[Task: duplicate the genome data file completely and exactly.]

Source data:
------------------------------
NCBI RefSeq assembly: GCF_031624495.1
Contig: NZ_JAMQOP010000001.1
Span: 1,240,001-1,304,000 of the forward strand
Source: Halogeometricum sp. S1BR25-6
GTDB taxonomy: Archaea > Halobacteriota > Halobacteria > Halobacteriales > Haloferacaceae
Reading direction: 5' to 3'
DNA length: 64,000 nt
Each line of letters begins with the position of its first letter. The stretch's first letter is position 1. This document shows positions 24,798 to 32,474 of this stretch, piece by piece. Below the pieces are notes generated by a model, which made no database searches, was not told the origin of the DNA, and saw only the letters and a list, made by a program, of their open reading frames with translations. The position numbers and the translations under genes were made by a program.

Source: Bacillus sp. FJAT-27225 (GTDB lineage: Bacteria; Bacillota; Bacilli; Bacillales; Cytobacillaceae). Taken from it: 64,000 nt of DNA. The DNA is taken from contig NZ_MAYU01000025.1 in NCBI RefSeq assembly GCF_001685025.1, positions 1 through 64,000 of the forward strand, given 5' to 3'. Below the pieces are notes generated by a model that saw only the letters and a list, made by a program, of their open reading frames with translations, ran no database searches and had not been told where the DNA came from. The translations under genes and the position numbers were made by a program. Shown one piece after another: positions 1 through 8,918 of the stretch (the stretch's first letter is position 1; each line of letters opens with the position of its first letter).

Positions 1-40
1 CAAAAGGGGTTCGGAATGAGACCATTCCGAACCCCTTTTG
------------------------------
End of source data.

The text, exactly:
NCBI RefSeq assembly: GCF_031624495.1
Contig: NZ_JAMQOP010000001.1
Span: 1,240,001-1,304,000 of the forward strand
Source: Halogeometricum sp. S1BR25-6
GTDB taxonomy: Archaea > Halobacteriota > Halobacteria > Halobacteriales > Haloferacaceae
Reading direction: 5' to 3'
DNA length: 64,000 nt
Each line of letters begins with the position of its first letter. The stretch's first letter is position 1. This document shows positions 24,798 to 32,474 of this stretch, piece by piece. Below the pieces are notes generated by a model, which made no database searches, was not told the origin of the DNA, and saw only the letters and a list, made by a program, of their open reading frames with translations. The position numbers and the translations under genes were made by a program.

Source: Bacillus sp. FJAT-27225 (GTDB lineage: Bacteria; Bacillota; Bacilli; Bacillales; Cytobacillaceae). Taken from it: 64,000 nt of DNA. The DNA is taken from contig NZ_MAYU01000025.1 in NCBI RefSeq assembly GCF_001685025.1, positions 1 through 64,000 of the forward strand, given 5' to 3'. Below the pieces are notes generated by a model that saw only the letters and a list, made by a program, of their open reading frames with translations, ran no database searches and had not been told where the DNA came from. The translations under genes and the position numbers were made by a program. Shown one piece after another: positions 1 through 8,918 of the stretch (the stretch's first letter is position 1; each line of letters opens with the position of its first letter).

Positions 1-40
1 CAAAAGGGGTTCGGAATGAGACCATTCCGAACCCCTTTTG